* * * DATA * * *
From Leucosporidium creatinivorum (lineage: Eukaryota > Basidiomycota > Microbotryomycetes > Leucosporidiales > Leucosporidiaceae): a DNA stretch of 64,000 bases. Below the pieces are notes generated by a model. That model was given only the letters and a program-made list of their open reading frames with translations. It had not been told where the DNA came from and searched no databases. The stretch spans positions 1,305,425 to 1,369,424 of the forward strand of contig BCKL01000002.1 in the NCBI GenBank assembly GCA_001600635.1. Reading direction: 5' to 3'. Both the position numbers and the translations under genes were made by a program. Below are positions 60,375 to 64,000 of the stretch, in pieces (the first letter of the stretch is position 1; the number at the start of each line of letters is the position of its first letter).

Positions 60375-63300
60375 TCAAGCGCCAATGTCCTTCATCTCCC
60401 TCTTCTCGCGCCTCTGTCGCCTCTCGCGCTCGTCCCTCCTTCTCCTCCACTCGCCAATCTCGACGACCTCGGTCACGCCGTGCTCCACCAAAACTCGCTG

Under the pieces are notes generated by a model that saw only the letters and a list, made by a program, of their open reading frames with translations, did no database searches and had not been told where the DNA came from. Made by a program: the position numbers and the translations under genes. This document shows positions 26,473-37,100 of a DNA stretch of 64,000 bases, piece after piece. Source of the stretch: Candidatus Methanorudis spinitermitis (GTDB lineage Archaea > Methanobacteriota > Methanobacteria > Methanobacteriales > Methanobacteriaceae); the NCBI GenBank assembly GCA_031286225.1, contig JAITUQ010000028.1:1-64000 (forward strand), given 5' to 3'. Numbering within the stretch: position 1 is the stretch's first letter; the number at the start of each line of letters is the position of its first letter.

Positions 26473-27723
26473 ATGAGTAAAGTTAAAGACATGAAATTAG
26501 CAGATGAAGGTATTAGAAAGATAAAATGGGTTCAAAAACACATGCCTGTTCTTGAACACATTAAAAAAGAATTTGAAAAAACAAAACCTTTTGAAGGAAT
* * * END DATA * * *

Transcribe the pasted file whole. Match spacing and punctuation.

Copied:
From Leucosporidium creatinivorum (lineage: Eukaryota > Basidiomycota > Microbotryomycetes > Leucosporidiales > Leucosporidiaceae): a DNA stretch of 64,000 bases. Below the pieces are notes generated by a model. That model was given only the letters and a program-made list of their open reading frames with translations. It had not been told where the DNA came from and searched no databases. The stretch spans positions 1,305,425 to 1,369,424 of the forward strand of contig BCKL01000002.1 in the NCBI GenBank assembly GCA_001600635.1. Reading direction: 5' to 3'. Both the position numbers and the translations under genes were made by a program. Below are positions 60,375 to 64,000 of the stretch, in pieces (the first letter of the stretch is position 1; the number at the start of each line of letters is the position of its first letter).

Positions 60375-63300
60375 TCAAGCGCCAATGTCCTTCATCTCCC
60401 TCTTCTCGCGCCTCTGTCGCCTCTCGCGCTCGTCCCTCCTTCTCCTCCACTCGCCAATCTCGACGACCTCGGTCACGCCGTGCTCCACCAAAACTCGCTG

Under the pieces are notes generated by a model that saw only the letters and a list, made by a program, of their open reading frames with translations, did no database searches and had not been told where the DNA came from. Made by a program: the position numbers and the translations under genes. This document shows positions 26,473-37,100 of a DNA stretch of 64,000 bases, piece after piece. Source of the stretch: Candidatus Methanorudis spinitermitis (GTDB lineage Archaea > Methanobacteriota > Methanobacteria > Methanobacteriales > Methanobacteriaceae); the NCBI GenBank assembly GCA_031286225.1, contig JAITUQ010000028.1:1-64000 (forward strand), given 5' to 3'. Numbering within the stretch: position 1 is the stretch's first letter; the number at the start of each line of letters is the position of its first letter.

Positions 26473-27723
26473 ATGAGTAAAGTTAAAGACATGAAATTAG
26501 CAGATGAAGGTATTAGAAAGATAAAATGGGTTCAAAAACACATGCCTGTTCTTGAACACATTAAAAAAGAATTTGAAAAAACAAAACCTTTTGAAGGAAT